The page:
By Mike Misek

2010/11 Denver Nuggets Payroll: $73.4 million
2010/11 NBA Salary Cap: $56.1 million
Roughly: $17.3 million over cap


Kenyon Marton – ETO for $16.8 million
Renaldo Balkman – Unrestricted Free Agent
Malik Allen – Unrestricted Free Agent
Anthony Carter – Unrestricted Free Agent
Johan Petro – Unrestricted Free Agent
Joey Graham – Unrestricted Free Agent
Coby Karl – Non-guaranteed Team Option for $854K
Brian Butch – Non-guaranteed Team Option for $762K
Linas Kleiza – Rights retained, two years are left on his deal with Olympiakos but there is an NBA opt-out clause. With the Greek financial crisis, it is possible that the Angelopoulos brothers might not be quite so free spending.
Sani Becirovic – Brandon Jennings’ former Roma teammate signed with AJ Milano January for the rest of this after originally signing with Union Olimpija last summer. He will be a free agent again this summer, but his NBA chances appear slim.

Draft Picks – None

The Good:
The Nuggets possess one of the top talents in the league with Carmelo Anthony, who’s in the prime of his career and they have surrounded him with some quality talent. The fact that Melo is not a free agent this summer being wooed by all the teams with cap room, unlike so many of the league’s other top young stars, is a positive. Granted, that might be a highly pessimistic outlook. Everything that could have gone right in order to allow Denver to make the Western Conference Finals in 2009 happened, and they still failed to make it. The Lakers and Nuggets were the healthiest of the eight playoff teams, and it played a big role in how deep they went. Last year, everything that could have gone wrong did. Given that Carmelo Anthony has an opt out in 2011, Kenyon Martin’s deal will finally expire, J.R. Smith will be a free agent, and Chauncey Billups’ deal for 2011-12 is only guaranteed for $3.7 million, it would appear that the most likely course of action for the Nuggets will be to stay the course for one more year hoping that the team will have better luck regarding the health of both their players and George Karl.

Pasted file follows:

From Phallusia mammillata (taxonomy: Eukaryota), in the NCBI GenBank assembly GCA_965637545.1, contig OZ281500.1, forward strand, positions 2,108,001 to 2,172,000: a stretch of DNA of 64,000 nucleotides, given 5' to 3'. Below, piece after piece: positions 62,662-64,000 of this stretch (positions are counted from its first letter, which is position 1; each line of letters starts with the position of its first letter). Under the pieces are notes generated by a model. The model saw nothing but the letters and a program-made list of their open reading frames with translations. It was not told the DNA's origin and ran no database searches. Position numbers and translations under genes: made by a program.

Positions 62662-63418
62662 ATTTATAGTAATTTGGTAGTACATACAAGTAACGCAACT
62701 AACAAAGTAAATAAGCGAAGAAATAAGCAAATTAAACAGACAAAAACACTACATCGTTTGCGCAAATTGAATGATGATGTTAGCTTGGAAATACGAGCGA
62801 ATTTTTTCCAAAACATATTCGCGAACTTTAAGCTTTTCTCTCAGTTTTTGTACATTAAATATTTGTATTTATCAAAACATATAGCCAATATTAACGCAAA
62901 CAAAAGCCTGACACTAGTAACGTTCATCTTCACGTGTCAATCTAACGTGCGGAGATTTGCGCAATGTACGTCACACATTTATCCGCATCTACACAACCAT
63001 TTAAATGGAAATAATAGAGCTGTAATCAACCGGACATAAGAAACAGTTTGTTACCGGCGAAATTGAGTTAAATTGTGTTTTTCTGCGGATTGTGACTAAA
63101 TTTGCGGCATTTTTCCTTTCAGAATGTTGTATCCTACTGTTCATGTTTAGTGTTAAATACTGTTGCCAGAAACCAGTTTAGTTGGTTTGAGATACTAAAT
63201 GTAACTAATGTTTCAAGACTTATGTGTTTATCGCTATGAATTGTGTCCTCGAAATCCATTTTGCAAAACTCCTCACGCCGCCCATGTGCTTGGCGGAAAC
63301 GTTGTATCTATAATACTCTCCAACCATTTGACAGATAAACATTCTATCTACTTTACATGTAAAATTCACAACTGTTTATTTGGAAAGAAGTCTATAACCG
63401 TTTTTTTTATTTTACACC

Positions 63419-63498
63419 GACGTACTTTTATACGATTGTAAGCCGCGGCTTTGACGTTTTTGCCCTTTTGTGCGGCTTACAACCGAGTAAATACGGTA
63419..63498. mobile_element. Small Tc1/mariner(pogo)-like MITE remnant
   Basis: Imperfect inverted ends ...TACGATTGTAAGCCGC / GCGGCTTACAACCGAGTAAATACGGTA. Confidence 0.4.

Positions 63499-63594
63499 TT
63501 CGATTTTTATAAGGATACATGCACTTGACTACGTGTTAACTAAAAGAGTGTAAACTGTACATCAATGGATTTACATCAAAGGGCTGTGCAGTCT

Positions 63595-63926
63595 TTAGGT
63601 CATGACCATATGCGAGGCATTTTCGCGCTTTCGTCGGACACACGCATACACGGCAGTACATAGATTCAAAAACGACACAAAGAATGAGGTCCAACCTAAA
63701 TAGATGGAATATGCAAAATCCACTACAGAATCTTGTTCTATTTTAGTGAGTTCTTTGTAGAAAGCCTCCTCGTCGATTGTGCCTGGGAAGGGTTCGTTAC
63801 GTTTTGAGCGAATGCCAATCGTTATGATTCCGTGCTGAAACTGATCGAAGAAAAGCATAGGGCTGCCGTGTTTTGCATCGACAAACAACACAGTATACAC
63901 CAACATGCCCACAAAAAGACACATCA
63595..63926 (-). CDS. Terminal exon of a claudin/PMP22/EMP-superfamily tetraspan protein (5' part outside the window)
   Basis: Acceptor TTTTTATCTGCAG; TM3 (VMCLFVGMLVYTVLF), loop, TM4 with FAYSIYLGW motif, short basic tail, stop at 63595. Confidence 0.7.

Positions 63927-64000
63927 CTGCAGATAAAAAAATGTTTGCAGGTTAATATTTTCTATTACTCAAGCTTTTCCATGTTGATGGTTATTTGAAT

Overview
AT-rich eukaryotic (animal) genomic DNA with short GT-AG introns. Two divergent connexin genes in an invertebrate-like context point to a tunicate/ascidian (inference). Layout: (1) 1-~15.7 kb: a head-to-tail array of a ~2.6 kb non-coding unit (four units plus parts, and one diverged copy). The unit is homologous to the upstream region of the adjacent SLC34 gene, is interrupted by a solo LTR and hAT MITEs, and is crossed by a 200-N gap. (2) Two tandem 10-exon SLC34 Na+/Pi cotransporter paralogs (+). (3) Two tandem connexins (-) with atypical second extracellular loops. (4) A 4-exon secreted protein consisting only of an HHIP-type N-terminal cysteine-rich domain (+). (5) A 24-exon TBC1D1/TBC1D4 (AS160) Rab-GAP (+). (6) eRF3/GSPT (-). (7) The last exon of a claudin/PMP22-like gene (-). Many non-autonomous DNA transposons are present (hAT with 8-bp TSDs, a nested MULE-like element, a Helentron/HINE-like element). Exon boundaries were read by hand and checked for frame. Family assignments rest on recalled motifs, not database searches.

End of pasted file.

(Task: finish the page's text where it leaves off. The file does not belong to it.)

The Bad: Losing George Karl was a big deal and the main reason for falling short of the conference finals. Barring a bout of craziness that leads Kenyon Martin to opt out of $16.8 million, Denver will enter the summer between $15-17 million over the salary cap and $5-7 million over the luxury tax. Kenyon Martin was not the same player after his March knee injury. The good news is there’s just one year left on his deal, the bad news is that it’s for 16.8 million. Nene will need to step up his level of play to justify the 2 years at 11 per left on his deal. Following a trip to the Western Conference Finals, Nuggets management showed a willingness to operate above the luxury tax this season. It will be interesting to see how the purse strings are adjusted after being knocked out in the first round this season. 

The Future: The team does not have a lot of options to drastically improve their roster. From a talent standpoint, it is difficult to see how the team can upgrade its top eight, especially given it has no draft picks and lack of financial flexibility. It is not a major problem as talent is not the problem. If healthy, they have the talent to be the second best team in the West. Such is the odd state of the West where the difference between 2 and 8 is health. The team does struggle, however, from a low collective basketball IQ. It gets notice when the team loses, but they have been in the 50-54 win range for each of the past three seasons. One would expect the Nuggets to scour the free agent market for a few heady veterans to fill out the back half of the roster for the veteran’s minimum. It is also likely given that they do not have a draft pick, and likely a number of empty roster spots, that they be an attractive option for players who go undrafted.  last year’s first rounder Ty Lawson is proving to be an excellent late round selection (20th) and will provide quality depth and a likely eventual successor to Billups.

Grade: B


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